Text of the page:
Park People at 13: What’s Changed in Canada’s City Parks Landscape

juin 20, 2024
Dave Harvey

I will retire from my co-leadership position at Park People at the end of June 2024, thirteen years after I founded the organization.

This milestone has me considering the many positive changes that have happened in urban parks in Canada since 2011 and the special role that Park People has played in advancing them. It’s been quite a journey for me, the organization, and Canada’s incredible ecosystem of city parks. 

Since the very beginning, Park People’s work has been about creating new connections—between people and nature, between neighbours when they meet by chance in public spaces, and between leaders and bold ideas that can make our parks even better.

Park People’s own origin story echoes this theme brilliantly. In 2010, I released a paper for the Metcalf Foundation, “Fertile Ground for New Thinking,” with my ideas for improving Toronto’s park system. Its final recommendation was to start a park-focused NGO in the city. At the time, I had absolutely no intention to start or lead such a group, but an enthusiastic group of people were inspired by the paper and pushed me to start an NGO. In return, I cajoled them into becoming our founding board members and volunteers. We then embarked on a bold plan to support more people to see themselves as park leaders and to connect them to the tools they would need to create great parks for everyone.

On April 12, 2011, we officially launched Park People with our Toronto Park Summit. This was our first opportunity to connect park professionals and emerging advocates in our city. Through these lively conversations, we began building the collective power required to support and sustain vibrant green spaces that all urban residents can enjoy.

Source: Toronto Park Summit. Toronto, 2012

In the years since our original group of board members and volunteers has expanded exponentially: Park People now has more than 25 staff members, offices in Vancouver, Toronto, and Montreal, and a national board of city and community builders. We’ve also engaged thousands of new supporters — our Park People Network now unites 1,400 local park groups in 35 cities in every province, and we’ve provided grants to grassroots community leaders to animate their parks in 21 urban areas.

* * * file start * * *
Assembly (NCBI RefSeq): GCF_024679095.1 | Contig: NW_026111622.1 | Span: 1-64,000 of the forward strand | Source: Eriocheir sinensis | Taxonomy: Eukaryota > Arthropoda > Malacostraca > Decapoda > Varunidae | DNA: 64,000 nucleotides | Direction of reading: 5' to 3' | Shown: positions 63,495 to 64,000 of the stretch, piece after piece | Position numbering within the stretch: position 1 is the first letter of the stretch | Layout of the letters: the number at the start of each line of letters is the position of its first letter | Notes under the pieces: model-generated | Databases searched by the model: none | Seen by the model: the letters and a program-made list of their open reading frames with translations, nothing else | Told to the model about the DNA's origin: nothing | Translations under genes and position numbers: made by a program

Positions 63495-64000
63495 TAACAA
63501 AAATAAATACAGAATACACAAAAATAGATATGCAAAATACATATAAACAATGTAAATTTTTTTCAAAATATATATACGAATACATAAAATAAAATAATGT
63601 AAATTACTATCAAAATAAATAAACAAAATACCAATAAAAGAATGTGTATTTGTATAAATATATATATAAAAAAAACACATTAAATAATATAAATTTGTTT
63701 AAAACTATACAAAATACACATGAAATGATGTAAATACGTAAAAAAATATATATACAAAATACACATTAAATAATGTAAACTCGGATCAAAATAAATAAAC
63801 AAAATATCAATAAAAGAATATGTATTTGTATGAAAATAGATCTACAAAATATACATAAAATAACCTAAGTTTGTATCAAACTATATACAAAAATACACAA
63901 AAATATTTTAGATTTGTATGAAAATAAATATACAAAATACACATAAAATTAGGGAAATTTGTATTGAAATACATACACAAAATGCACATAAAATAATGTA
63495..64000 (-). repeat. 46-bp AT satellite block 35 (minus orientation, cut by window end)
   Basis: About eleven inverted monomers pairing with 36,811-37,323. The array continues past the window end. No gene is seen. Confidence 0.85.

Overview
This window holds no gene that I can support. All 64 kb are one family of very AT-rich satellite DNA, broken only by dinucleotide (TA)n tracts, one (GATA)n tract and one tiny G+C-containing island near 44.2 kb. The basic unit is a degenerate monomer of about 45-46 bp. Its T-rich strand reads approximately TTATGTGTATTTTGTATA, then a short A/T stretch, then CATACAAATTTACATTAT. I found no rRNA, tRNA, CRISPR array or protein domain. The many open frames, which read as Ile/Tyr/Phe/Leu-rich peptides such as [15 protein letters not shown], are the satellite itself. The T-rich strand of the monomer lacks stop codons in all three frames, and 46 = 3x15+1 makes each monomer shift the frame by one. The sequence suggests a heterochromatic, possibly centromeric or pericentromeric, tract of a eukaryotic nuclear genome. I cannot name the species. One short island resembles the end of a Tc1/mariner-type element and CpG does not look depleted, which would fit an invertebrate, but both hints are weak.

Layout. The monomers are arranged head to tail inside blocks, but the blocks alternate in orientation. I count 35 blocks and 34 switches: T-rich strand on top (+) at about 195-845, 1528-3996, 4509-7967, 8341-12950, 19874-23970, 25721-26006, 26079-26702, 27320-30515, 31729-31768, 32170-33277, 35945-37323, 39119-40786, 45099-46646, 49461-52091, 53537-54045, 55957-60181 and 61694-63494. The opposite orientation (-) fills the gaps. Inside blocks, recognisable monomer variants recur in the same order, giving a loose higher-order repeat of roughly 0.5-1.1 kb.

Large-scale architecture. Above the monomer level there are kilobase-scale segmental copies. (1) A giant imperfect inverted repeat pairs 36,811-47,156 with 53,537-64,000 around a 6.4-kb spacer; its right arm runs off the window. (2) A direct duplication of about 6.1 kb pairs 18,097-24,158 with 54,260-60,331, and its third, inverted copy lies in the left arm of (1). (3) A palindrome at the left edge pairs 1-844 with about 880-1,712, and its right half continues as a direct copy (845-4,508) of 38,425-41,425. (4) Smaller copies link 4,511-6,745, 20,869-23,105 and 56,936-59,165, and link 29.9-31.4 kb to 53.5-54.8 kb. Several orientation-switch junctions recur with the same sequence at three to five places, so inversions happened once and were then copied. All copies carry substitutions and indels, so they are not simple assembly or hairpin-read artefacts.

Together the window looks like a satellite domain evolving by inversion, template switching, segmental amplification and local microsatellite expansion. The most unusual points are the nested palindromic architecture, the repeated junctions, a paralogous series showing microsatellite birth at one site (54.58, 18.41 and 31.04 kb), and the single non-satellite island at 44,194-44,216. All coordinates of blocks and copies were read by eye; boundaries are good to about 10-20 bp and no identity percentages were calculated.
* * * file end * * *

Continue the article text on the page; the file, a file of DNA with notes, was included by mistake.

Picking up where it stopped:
Source: First Park People work retreat, Ontario, 2022

Yes, Park People has grown and thrived — but what has this meant for parks in Canada?

When launching Park People, our goal was to spark a city parks movement that could fundamentally change how our society sees the value of these public green spaces. It was an ambitious vision, but I think that through our work with many great partners and community leaders, we’ve achieved it. 

Canada’s parks have changed significantly in these last 13 years, mostly for the better. Park People is proud to have been a small part of these shifts, contributing vital research on trends and opportunities and working with governments and park leaders to support progressive park policies.

As a result:

  • Parks have become our communal backyards. The major increase in park use during the height of the pandemic wasn’t a one-time blip: I’ve never seen so many people using our parks in so many new and creative ways. Parks are where we meet with friends, celebrate occasions, mourn losses, sample great food, hear music, and experience art—they’re key to the diversity, richness, and joy of urban life.